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Pollen analysis, or Palynology, is a type of environmental archaeology in which microscopes are used to analyse the range of plant pollens present in archaeological layers: these can tell us what crops, vegetation or ground cover were likely to have been present when a layer was deposited.
Pollen is part of the reproductive system of plants - tiny grains are discharged like dust from the male plant and rely on wind and insects to be transported to female plants.
Put simply, it is a method for investigating former vegetation by means of the pollen grains (and spores) that plants produce (Fægri and Iversen 1989; Moore 1991).
These sub-microfossils are typically found preserved in abundance in a wide variety of wet and acidic sedimentary deposits, such as lake muds and peats.
In cases where several pollen profiles have been studied across a landscape (e.g.
Oldfield (1993, 16) comments that ‘interpreting palaeoecological data is rarely a matter of unambiguous, objective certainty’.
Fossil pollen assemblages cannot, as yet, be directly translated into plant abundances, or used to produce maps of vegetation cover except at the broadest (landscape) scales, although research into modelling procedures is advancing in this direction.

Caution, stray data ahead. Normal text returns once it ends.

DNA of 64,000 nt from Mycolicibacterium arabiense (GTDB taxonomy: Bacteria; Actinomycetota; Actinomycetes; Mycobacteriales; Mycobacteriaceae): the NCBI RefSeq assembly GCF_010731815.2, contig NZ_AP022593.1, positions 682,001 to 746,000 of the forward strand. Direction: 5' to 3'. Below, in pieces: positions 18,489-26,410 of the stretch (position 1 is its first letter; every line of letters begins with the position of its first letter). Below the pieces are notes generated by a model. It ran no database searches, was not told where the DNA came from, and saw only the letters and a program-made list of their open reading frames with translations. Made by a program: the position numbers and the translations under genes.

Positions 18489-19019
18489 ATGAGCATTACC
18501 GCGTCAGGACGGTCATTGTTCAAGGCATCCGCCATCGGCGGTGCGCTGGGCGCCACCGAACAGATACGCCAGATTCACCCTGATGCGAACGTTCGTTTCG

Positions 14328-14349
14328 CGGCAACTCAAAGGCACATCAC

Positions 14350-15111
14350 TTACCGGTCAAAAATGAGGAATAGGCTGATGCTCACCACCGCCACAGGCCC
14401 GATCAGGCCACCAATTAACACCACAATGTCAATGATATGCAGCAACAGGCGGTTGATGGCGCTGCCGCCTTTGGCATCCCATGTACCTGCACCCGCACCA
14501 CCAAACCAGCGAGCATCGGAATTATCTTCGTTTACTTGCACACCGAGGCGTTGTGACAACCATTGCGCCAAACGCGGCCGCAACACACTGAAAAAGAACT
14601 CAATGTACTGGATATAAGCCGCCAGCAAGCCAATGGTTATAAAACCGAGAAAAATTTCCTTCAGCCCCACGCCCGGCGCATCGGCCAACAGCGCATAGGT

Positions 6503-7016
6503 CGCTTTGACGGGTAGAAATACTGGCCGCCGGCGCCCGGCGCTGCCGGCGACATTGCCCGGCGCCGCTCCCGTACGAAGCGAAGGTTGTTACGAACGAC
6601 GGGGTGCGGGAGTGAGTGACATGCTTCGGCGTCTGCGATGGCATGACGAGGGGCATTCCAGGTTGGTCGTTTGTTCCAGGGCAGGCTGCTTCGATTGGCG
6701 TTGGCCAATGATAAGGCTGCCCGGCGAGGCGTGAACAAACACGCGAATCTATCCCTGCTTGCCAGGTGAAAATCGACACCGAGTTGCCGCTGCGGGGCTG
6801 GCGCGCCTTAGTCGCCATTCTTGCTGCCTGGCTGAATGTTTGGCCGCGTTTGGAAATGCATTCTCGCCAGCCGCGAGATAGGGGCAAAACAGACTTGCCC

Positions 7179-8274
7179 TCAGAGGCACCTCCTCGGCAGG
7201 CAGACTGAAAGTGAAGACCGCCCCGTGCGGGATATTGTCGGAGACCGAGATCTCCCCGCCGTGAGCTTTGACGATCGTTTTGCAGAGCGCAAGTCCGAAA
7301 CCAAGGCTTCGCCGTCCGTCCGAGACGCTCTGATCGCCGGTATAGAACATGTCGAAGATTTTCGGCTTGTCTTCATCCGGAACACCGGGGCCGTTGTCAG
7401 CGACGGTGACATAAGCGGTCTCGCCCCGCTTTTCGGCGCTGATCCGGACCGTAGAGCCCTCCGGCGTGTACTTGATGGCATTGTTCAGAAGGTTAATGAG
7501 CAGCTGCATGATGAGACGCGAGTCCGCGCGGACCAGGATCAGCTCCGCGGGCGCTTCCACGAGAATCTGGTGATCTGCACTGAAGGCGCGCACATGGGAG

One central question that still needs to be addressed is defining exactly where the pollen that accumulates in any sediment has come from.
Walker 1984; Tipping 1994; Edwards and Whittington 2003).
Consequently, the supporting references included here are necessary somewhat selective and the focus concentrated narrowly upon some of the more recent developments within the field, particularly where these relate to the interplay between people and the environment.
Pollen records within these materials can often be extremely difficult for palynologists to interpret, affected as they may be by problems such as poor pollen preservation or mixing (Dimbleby 1985).